By Diane M. Calabrese / Published July 2022
Follow the money. By offering cleaning services to customers with a reliable stream of funding, a contractor can establish a healthy and consistent profit. Since school districts are funded by taxes, they have secure financing.
There’s a time-worn adage about entities with deep pockets. And deep pockets are what school districts have. Because most school districts can issue bonds to raise money for construction projects, they have a ready source of revenue when they need it. They do not have to cut back on cleaning services in order to pay for a new roof or chiller.
Moreover, districts receive favorable ratings for the bonds they issue because their sources of funding are so strong (and predictable). Levies on residential and community property bring in a large share of the money districts receive. There’s also state funding, which varies with place, and federal funding.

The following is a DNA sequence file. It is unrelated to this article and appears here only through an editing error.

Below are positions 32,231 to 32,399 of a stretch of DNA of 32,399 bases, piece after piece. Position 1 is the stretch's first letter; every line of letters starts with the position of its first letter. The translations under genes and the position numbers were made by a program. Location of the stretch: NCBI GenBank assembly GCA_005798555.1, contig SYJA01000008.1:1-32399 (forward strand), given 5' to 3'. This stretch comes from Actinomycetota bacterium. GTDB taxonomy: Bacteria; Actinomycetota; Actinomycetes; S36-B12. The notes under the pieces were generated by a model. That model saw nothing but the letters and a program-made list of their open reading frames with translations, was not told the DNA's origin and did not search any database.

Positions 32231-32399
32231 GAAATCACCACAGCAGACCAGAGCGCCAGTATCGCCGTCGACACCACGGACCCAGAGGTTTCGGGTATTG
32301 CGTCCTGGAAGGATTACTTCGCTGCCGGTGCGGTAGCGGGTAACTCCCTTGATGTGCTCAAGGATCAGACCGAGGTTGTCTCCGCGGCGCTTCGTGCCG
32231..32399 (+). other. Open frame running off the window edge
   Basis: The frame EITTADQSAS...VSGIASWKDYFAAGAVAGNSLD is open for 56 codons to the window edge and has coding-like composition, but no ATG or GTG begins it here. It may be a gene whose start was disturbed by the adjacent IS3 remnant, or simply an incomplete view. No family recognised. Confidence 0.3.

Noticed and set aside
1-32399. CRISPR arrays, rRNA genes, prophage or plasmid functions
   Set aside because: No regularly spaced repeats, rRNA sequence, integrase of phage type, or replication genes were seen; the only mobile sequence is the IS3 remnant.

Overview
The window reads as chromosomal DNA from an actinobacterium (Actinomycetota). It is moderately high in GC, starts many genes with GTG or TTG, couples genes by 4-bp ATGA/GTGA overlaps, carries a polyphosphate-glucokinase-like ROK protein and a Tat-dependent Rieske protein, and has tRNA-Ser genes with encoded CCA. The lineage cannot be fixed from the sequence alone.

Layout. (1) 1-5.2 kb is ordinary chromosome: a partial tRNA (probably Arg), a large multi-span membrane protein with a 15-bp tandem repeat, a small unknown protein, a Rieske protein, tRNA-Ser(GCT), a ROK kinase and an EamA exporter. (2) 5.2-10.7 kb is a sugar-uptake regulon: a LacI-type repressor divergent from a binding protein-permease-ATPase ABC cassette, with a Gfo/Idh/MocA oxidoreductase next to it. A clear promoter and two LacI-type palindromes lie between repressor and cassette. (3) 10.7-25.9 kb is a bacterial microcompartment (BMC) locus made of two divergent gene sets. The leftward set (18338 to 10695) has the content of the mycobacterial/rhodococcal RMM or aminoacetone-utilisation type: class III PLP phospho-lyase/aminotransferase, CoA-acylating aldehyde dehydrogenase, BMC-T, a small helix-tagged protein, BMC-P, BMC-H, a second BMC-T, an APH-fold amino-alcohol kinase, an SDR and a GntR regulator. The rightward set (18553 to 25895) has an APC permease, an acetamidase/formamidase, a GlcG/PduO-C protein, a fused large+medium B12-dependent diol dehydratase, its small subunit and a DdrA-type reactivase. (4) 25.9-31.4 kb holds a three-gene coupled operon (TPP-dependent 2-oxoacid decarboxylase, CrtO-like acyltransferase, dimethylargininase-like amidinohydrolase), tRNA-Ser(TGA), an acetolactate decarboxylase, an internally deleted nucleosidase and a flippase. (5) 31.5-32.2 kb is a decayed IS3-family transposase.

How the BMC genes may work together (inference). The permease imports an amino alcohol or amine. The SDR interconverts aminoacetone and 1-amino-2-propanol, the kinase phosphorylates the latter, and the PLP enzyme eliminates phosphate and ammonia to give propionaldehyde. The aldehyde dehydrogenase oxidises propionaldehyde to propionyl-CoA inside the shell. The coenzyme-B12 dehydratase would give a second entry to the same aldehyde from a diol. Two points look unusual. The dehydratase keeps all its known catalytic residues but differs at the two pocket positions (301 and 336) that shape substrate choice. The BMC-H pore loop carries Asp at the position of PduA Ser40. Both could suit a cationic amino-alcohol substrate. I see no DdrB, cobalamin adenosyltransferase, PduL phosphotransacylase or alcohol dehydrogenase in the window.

In many states revenue from sales taxes contributes to public schools, and gambling and lottery revenue gets added to the mix, too. In some places, local districts have been taken over by state governments because they were so poorly run, had insufficient funds from property taxes, or both. As a result, they are usually better funded than the average school district.
A community that seems to have a low economic activity level may still have a robust school district budget. That’s because many states have enacted an equalized funding formula, which in short means that communities that can raise less from property taxes get a boost from state coffers.